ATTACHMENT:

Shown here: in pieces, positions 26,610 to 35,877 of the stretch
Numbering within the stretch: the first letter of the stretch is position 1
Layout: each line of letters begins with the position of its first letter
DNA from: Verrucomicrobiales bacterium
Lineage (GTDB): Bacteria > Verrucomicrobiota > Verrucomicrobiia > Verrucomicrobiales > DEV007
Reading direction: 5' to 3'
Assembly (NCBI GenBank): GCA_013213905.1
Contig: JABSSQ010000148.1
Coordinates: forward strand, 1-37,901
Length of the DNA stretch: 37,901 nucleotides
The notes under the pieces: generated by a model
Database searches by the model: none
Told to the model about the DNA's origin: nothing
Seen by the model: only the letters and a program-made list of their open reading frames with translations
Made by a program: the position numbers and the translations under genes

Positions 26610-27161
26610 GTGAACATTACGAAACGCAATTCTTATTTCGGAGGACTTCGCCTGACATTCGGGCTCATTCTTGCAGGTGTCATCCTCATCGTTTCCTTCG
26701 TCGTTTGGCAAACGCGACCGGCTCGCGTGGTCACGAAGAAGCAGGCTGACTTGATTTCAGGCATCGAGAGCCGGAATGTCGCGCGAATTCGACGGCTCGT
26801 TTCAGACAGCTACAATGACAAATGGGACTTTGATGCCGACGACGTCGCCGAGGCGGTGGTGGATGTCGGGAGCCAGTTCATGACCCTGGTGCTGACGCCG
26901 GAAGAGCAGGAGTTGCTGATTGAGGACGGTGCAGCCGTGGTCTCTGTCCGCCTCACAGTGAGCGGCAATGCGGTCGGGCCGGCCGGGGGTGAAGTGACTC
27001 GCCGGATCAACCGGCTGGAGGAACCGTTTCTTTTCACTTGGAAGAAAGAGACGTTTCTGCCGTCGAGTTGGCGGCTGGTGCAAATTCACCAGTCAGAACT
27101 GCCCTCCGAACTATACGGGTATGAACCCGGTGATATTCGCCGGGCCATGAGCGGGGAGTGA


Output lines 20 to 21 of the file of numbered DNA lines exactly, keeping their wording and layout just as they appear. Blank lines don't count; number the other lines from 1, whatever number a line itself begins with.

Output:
26901 GAAGAGCAGGAGTTGCTGATTGAGGACGGTGCAGCCGTGGTCTCTGTCCGCCTCACAGTGAGCGGCAATGCGGTCGGGCCGGCCGGGGGTGAAGTGACTC
27001 GCCGGATCAACCGGCTGGAGGAACCGTTTCTTTTCACTTGGAAGAAAGAGACGTTTCTGCCGTCGAGTTGGCGGCTGGTGCAAATTCACCAGTCAGAACT